Australian Federal Police (AFP) have been called in to investigate how a bulk coal ship ran aground on the Great Barrier Reef off central Queensland.
Salvage crews are today expected to start pumping fuel oil off the Shen Neng 1, which ploughed at full speed into Douglas Shoal, east of Rockhampton, last Saturday.
The Chinese-registered ship ruptured a fuel tank and damaged the engine room when it ran aground.
Several tonnes of fuel oil leaked into the ocean but that has been dispersed with chemicals.
About 975 tonnes of oil remain on the stranded ship.
Two response boats are at the site and have inflated booms around the coal carrier to minimise any further spillage.
Around 250 people are on standby in case oil reaches the coast but that is now considered unlikely.
The AFP has been asked to consider mounting a criminal investigation into how the ship ran aground but has not yet confirmed whether it will investigate.
Maritime authorities are already looking into the incident.
Authorities will today start pumping the remaining oil supply off the ship ahead of attempts to refloat the vessel.
Maritime Safety Queensland (MSQ) spokesman Patrick Quirk says recovery ships are in place to prepare for the pumping operation.
“The bunker barge Larcom and our salvage response vessels managing the boom are in position,” he said.
“The processes are taking place to get the oil moving but as yet they are not pumping any oil.
“It is an involved process to connect the pumps and the hoses and our check lists satisfied.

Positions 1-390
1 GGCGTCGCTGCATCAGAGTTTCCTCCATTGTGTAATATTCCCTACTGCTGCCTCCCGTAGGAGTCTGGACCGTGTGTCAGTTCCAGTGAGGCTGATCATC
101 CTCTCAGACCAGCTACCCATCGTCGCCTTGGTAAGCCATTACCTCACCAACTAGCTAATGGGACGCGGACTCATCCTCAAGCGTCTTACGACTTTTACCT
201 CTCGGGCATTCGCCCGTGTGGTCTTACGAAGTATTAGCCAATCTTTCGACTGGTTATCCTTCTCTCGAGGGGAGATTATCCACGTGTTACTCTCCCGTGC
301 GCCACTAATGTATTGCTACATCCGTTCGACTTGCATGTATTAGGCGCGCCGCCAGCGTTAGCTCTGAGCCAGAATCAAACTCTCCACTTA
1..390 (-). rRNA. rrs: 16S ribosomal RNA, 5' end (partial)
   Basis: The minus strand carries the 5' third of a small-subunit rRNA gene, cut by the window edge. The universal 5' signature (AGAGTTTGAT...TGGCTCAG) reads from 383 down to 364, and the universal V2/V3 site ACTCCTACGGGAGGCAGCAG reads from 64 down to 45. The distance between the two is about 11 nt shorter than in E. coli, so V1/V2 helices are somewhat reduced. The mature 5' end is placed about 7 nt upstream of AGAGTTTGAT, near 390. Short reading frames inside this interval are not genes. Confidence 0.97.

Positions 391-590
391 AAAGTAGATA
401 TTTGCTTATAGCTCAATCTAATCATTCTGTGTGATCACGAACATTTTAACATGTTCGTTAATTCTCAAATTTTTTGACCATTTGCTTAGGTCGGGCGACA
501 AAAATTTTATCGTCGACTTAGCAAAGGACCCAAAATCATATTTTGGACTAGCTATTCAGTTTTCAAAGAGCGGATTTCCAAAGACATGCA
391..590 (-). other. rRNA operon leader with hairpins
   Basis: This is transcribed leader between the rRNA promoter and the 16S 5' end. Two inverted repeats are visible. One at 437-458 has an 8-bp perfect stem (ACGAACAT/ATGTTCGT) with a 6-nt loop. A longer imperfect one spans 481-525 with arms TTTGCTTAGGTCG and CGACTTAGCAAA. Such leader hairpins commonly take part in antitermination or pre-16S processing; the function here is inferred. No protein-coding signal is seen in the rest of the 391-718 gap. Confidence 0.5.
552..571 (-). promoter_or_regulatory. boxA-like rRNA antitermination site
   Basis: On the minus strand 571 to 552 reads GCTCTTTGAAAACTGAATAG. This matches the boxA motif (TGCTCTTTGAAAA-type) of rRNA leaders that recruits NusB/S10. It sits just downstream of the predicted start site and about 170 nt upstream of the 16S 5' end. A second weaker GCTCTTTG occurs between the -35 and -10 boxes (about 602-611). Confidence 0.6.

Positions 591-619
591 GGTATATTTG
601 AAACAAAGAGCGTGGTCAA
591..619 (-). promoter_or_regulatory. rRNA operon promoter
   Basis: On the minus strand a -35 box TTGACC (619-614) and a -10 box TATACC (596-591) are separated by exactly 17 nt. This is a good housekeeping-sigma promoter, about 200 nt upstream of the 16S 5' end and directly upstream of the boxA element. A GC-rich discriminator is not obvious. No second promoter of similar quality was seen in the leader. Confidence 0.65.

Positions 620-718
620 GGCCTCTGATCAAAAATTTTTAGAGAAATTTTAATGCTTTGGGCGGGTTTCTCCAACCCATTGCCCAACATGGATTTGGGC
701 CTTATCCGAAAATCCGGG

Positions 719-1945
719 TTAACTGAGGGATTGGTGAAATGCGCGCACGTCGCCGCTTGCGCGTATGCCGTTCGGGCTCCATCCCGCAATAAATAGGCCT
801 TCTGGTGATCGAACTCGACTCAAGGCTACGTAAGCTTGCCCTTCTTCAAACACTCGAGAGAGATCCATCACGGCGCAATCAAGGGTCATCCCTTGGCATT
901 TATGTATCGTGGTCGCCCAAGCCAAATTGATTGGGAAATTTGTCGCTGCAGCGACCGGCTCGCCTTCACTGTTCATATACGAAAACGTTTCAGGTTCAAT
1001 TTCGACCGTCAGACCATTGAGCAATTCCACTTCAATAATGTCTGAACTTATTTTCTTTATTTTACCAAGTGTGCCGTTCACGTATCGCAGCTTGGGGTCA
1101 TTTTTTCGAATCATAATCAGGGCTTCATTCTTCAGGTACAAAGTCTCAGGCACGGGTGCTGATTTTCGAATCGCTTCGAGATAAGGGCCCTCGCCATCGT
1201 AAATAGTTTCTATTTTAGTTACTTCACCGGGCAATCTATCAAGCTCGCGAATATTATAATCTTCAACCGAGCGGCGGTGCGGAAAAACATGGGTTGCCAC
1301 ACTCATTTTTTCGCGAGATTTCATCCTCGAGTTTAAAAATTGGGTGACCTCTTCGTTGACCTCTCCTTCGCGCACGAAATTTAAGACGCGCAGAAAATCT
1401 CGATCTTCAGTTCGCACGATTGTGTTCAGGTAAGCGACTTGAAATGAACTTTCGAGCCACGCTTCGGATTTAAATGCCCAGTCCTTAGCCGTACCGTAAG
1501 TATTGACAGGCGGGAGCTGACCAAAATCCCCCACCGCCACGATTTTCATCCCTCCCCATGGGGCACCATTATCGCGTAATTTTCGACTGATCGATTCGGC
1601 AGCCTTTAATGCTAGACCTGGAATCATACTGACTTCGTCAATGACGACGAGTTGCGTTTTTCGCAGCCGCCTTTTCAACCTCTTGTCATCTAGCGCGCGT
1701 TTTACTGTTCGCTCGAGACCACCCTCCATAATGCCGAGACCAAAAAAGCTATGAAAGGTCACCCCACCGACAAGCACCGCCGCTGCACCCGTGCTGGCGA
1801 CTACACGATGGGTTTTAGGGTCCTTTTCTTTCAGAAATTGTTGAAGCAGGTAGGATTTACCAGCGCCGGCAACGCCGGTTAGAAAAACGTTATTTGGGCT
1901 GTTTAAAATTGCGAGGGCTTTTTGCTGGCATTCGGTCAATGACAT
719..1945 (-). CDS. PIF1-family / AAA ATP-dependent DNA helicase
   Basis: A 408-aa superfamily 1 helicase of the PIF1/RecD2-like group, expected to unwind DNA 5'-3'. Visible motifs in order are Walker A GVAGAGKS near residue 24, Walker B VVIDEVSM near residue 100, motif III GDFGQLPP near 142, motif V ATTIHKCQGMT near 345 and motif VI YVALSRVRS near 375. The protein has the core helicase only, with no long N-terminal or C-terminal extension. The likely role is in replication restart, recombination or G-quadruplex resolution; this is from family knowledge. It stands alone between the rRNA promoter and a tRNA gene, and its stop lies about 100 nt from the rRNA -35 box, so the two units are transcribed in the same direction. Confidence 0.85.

“We’ll start the process when we’re happy that it’s safe to do so.”
Premier Anna Bligh will also fly over the stricken ship today.
Prime Minister Kevin Rudd, Federal Environment Minister Peter Garrett, Greens Leader Bob Brown and Queensland Transport Minister Rachel Nolan have already flown over Douglas Shoal this week.
It is still not clear when authorities will try to move the ship off the reef.
RSPCA spokesman Michael Beatty says it is looking for volunteers to head to central Queensland should there be a major oil spill.
Mr Beatty says it is only a contingency plan.
“Particularly wildlife carers or people who have experience with wildlife is to go on to our website and register on there – obviously with contact numbers, details of experience and availability – and then we can mobilise those people basically instantly to go up and assist if needed,” he said.
Meanwhile, a maritime law expert doubts the Queensland Government will recover the full cost of salvaging the ship.
The State Government says the ship’s owners will be forced to pay for the full clean-up and salvage costs.
But maritime expert Professor Nick Gaskell has told AM that there is a cap on the amount they will have to pay and there is likely to be a gap between the actual cost and what the owners will have to pay.
“There is a maximum amount calculated according to the size of the ship, and my calculations on the information available to me indicate that the maximum sum for this ship will be in the region of $23.5 million,” he said.
“In exchange for having a no-fault liability, the ship owners are entitled to have a ceiling, a maximum amount of damages for which they’re liable.”